The dumbbell bench press works your shoulders, triceps and chest muscles while engaging your rotator cuff and upper back muscles as stabilizers. Unlike the barbell version, the dumbbell bench requires each side of your body to lift an equal amount of weight. Increasing the amount you can bench with dumbbells requires building up strength in each of the muscles involved in the exercise.
Practice proper benching technique to improve any areas of weakness. Push the dumbbells straight up to decrease the overall distance of movement and keep your feet firmly planted on the floor and your back against the bench. Drive the dumbbells upward with these points of contact.
Strengthen your chest muscles by performing dumbbell flyes and switching your dumbbell bench press to the incline or decline version. Switching up the way you exercise your pectoral muscles forces your body to continue adapting to the different types of muscle fatigue.
Strengthen your triceps muscles, especially if you struggle with your dumbbell bench press near the top of the motion. Try performing a dumbbell bench press with the dumbbells pressed up against each other to focus the work on your triceps. Cable machine pulldowns, overhead triceps extensions and dips also strengthen the triceps muscles.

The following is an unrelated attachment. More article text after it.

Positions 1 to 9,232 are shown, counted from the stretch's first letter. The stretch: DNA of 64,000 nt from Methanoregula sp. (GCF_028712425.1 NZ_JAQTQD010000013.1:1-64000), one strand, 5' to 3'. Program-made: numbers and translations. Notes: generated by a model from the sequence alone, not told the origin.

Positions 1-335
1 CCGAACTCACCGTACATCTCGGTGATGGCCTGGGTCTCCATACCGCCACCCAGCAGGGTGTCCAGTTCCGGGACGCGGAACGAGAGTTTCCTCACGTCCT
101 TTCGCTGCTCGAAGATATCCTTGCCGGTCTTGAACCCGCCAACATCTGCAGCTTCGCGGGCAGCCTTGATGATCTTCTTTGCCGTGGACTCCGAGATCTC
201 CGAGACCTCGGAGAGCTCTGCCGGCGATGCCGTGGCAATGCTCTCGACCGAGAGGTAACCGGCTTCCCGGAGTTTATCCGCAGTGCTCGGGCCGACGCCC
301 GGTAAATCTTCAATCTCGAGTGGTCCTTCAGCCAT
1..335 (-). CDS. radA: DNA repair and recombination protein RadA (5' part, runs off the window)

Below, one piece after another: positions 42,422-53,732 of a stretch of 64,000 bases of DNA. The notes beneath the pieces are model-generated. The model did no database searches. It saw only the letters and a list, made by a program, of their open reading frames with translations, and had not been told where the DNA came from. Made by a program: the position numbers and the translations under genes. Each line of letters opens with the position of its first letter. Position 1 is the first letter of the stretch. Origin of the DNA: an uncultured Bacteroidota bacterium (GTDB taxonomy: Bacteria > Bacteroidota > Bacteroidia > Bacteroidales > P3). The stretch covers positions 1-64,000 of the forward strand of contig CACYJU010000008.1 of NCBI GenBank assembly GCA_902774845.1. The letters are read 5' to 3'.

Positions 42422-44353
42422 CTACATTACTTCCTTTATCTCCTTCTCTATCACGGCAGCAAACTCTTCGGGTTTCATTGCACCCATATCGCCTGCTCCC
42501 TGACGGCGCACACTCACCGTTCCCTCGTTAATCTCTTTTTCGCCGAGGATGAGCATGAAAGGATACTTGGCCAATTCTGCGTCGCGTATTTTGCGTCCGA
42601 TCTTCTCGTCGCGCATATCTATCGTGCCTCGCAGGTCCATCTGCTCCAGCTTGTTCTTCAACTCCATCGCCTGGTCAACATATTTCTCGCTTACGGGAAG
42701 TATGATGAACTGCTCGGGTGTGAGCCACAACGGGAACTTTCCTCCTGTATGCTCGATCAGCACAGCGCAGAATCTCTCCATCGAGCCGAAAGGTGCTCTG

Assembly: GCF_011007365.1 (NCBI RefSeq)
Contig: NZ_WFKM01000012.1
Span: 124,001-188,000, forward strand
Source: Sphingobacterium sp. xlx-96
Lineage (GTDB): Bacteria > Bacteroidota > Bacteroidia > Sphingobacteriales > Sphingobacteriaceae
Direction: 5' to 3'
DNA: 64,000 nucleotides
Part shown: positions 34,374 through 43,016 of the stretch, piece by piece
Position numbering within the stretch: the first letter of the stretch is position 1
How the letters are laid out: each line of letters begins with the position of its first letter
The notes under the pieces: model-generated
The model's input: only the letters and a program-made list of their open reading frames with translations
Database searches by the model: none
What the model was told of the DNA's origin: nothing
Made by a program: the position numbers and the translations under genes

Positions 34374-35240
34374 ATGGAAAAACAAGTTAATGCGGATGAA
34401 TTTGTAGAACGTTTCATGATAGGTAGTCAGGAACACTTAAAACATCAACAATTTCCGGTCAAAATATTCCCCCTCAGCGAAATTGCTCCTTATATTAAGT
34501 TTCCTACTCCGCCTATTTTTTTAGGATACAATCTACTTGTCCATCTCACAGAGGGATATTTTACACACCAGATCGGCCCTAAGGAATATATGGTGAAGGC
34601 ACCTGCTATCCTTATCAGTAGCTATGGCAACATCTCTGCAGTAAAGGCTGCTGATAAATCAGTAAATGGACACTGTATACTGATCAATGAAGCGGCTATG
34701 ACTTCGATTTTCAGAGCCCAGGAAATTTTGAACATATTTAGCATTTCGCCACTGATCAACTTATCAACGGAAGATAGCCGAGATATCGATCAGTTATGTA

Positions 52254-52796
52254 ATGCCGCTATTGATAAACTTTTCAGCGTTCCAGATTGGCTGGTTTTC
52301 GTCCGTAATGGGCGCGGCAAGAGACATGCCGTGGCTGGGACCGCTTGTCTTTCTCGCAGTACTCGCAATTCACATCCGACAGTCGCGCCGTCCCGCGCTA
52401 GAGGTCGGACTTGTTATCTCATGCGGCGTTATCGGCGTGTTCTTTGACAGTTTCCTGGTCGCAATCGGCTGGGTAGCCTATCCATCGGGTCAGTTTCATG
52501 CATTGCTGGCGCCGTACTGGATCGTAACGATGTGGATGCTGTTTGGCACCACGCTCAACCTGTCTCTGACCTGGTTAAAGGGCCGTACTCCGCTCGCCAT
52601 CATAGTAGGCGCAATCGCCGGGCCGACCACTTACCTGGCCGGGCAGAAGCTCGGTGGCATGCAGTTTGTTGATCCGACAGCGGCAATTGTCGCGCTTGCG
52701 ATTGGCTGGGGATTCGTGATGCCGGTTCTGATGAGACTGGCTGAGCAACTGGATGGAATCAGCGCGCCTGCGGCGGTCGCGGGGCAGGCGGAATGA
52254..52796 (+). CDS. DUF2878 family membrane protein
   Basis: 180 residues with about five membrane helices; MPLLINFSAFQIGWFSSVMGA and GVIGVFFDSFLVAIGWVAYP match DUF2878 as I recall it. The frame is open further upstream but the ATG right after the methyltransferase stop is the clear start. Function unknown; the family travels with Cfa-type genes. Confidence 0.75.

Work your shoulders and upper back muscles to improve your stability during dumbbell bench presses. Try the dumbbell shoulder press, lateral raises, cable rows or lateral pulldowns.
Complete two to six sets of four to eight repetitions of each exercise in your chest, triceps, shoulder and back program to increase muscle strength. Give your muscles at least two minutes to rest between sets, and only work each muscle group once or twice per week to allow plenty of recovery time.
As you bench press, inhale as you lower the weight and exhale as you raise it.
Perform free weight exercises with a spotter to help with your technique and safety, especially if you are approaching your one-rep maximum.